The Blanca Wetlands Area of Critical Environmental Concern, or Blanca Wildlife Habitat Area, is an area of the San Luis Valley in Colorado, which serves as a refuge for birds, fish and other wildlife. The wetlands had been completely destroyed by pumping and diversion of water for irrigation. Starting in 1965 the Bureau of Land Management began to restore them, and they have become an increasingly important ecological habitat for shorebirds, water birds and other wildlife and native plants.. The region has a cool, dry climate, with about 107 frost-free days each year. Temperatures range from 30 °F to 85 °F (29 °C). Annual rainfall is about 7 inches (180 mm). The landscape is flat. Sand dunes carry sparse vegetation such as greasewood, rubber rabbit, salt grass, Sandhill muhly and sand drop seed. The areas of dunes are intermingled with depressions and basins of historical playas. As late as the 1800s the area was wet, and the bones of fish show that some of the water was at least 12 feet (3.7 m) deep. Loss of water and destruction of wetlands occurred in the twentieth century due to pumping and redirecting surface water for irrigation. By the mid-1900s the basins had completely dried up, and the area became known as "Dry Lakes".
In 1965 the San Luis Resource Area of the Bureau of Land Management began a project to restore some of the dry playas in the San Luis Valley to their former condition as wetlands. The Blanca Wildlife Habitat Area covers almost 10,000 acres (4,000 ha) south of San Luis Lakes and near to the Great Sand Dunes National Park and Preserve. In contains about two hundred shallow basins floored by layers of sand and clay, holding wet meadows, salt flats, marshes and fresh water ponds. As of 1989 the Habitat Area contained 1,400 acres (570 ha) of pond and wetlands, with another 475 acres (192 ha) of historical wetlands to be developed. Wetland vegetation in the playas includes soft stem bulrush, cattail, alkaline bulrush, spike rush, sago pondweed, longleaf pondweed and watermilfoil. About 1,200 acres (490 ha) are watered each year, while other parts are deliberately allowed to dry up.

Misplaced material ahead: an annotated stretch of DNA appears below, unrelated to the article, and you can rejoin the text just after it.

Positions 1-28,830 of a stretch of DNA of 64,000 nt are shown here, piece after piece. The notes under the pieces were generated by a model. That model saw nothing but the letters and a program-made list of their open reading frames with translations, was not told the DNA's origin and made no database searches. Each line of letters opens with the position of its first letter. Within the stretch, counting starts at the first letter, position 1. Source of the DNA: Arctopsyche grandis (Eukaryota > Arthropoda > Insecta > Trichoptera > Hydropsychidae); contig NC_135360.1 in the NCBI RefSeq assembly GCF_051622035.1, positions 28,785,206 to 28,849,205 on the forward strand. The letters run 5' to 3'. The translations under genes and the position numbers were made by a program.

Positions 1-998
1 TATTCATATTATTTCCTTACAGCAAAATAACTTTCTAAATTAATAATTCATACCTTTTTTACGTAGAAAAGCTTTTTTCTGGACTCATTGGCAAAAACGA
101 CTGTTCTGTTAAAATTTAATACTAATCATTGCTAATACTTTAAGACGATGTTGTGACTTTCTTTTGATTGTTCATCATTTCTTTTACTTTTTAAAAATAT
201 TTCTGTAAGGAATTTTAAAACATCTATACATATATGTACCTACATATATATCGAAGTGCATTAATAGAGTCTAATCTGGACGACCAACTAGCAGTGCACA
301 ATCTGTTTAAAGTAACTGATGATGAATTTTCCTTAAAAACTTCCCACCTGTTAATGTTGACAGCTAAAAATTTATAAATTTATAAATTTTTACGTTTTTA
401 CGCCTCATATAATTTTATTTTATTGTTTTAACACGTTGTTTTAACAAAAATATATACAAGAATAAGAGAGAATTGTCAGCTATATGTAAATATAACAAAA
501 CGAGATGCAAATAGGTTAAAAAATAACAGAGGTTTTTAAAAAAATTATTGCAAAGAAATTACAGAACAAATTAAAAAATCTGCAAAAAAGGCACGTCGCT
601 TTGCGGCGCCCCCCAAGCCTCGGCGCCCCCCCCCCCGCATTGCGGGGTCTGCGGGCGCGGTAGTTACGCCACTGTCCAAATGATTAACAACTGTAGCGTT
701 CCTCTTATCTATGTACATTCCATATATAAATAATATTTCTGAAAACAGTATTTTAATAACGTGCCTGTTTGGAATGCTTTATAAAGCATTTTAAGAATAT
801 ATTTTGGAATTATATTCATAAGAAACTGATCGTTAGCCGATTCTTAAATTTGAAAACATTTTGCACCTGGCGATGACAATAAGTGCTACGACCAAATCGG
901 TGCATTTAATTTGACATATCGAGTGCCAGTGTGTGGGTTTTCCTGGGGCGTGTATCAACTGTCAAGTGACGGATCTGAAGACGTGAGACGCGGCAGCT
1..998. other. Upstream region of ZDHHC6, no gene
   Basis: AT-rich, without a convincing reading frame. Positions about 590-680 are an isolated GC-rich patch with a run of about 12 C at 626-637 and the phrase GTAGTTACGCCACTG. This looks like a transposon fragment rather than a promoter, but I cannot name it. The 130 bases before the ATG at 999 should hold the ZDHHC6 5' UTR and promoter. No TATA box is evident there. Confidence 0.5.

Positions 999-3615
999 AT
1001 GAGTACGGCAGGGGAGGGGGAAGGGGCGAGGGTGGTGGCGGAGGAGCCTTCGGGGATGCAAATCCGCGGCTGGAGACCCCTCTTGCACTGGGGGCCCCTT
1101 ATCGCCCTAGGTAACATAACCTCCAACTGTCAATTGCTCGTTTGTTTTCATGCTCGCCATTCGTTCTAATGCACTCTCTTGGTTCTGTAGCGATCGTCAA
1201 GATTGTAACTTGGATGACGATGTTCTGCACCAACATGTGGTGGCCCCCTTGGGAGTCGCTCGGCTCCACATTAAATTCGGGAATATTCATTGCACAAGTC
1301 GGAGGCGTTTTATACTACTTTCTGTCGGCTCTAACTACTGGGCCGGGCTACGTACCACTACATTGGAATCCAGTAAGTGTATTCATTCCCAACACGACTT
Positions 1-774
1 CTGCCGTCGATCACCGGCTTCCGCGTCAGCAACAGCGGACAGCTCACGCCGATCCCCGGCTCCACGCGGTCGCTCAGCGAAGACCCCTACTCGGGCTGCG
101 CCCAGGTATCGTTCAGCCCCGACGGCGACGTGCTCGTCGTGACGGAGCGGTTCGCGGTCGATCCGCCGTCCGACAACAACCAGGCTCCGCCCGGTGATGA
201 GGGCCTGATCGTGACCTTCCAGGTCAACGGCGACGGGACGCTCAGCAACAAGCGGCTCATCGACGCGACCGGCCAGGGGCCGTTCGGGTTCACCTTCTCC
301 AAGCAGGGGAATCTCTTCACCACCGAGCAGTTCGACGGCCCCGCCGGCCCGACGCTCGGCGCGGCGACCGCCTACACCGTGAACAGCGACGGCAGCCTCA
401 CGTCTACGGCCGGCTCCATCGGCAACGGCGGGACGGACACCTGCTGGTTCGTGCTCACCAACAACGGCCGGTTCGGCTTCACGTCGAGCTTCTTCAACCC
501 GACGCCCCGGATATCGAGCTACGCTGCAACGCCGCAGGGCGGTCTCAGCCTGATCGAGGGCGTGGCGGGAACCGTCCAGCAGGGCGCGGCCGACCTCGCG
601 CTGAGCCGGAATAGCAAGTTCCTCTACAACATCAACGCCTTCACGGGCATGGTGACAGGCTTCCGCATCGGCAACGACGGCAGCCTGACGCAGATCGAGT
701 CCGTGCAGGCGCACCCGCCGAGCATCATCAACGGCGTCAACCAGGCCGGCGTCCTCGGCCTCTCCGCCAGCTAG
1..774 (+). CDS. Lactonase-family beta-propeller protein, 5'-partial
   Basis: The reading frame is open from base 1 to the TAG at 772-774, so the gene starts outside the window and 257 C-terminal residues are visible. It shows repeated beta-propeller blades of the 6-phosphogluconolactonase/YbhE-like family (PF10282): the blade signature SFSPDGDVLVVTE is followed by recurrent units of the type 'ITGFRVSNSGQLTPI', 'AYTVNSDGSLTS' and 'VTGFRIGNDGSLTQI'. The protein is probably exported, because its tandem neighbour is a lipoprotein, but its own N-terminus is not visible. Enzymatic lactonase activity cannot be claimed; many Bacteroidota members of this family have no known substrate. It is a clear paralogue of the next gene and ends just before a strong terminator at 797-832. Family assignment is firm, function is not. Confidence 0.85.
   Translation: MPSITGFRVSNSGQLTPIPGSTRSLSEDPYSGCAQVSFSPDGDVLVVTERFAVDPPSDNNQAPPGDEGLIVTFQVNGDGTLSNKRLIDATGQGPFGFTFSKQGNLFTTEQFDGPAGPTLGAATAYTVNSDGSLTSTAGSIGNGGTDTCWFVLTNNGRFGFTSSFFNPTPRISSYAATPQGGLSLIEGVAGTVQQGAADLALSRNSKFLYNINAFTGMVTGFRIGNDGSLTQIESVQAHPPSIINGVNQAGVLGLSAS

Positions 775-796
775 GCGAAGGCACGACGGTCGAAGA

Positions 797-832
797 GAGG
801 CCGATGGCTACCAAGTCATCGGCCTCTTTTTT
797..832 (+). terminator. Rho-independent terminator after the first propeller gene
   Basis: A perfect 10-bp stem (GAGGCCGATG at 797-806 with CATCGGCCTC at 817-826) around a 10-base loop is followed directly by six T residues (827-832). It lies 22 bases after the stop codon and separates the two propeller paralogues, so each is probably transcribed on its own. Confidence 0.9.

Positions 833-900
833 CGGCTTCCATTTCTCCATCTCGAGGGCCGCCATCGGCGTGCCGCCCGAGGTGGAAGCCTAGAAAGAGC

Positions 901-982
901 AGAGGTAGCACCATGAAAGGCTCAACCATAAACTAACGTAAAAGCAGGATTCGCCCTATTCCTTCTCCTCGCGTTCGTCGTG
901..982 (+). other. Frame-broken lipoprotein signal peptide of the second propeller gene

Wildlife: The wetlands is one of the most important areas for birds in Colorado since it provides habitat for migrating water birds or shorebirds. It hosts thirteen threatened, endangered and sensitive species. The bald eagle and the peregrine falcon use the wetlands. The snowy plover and the white-faced ibis have been documented as nesting. Other Species of Management Priority that have been documented are American bittern, avocet, common yellowthroat, eared grebe, Forster''s tern, greater Sandhill crane, hen harrier, Savannah sparrow, snowy egret, sora rail, western grebe and yellow-headed blackbird. Shorebirds such as gulls, sandpipers and pelicans are at home in the salty environment, as well as 158 other species. There is a breeding population of snowy plover. The wetlands is a duck breeding concentration area, with mallards by far the most common, but good numbers of pintail and green-winged teal also visiting.
The wetlands could become critical for conserving amphibians in the valley. There is a healthy population of Great Plains toads. Other documented amphibians include the plains spadefoot toad, western chorus frog, leopard frog and tiger salamander. There are several species of bat in the wetlands. The least chipmunk is common in the greasewood parks that adjoin the wetlands and the Ord''s kangaroo rat lives in the sand dunes. Muskrats and coyotes are present, and mule deer and elk are often seen in the wetland area.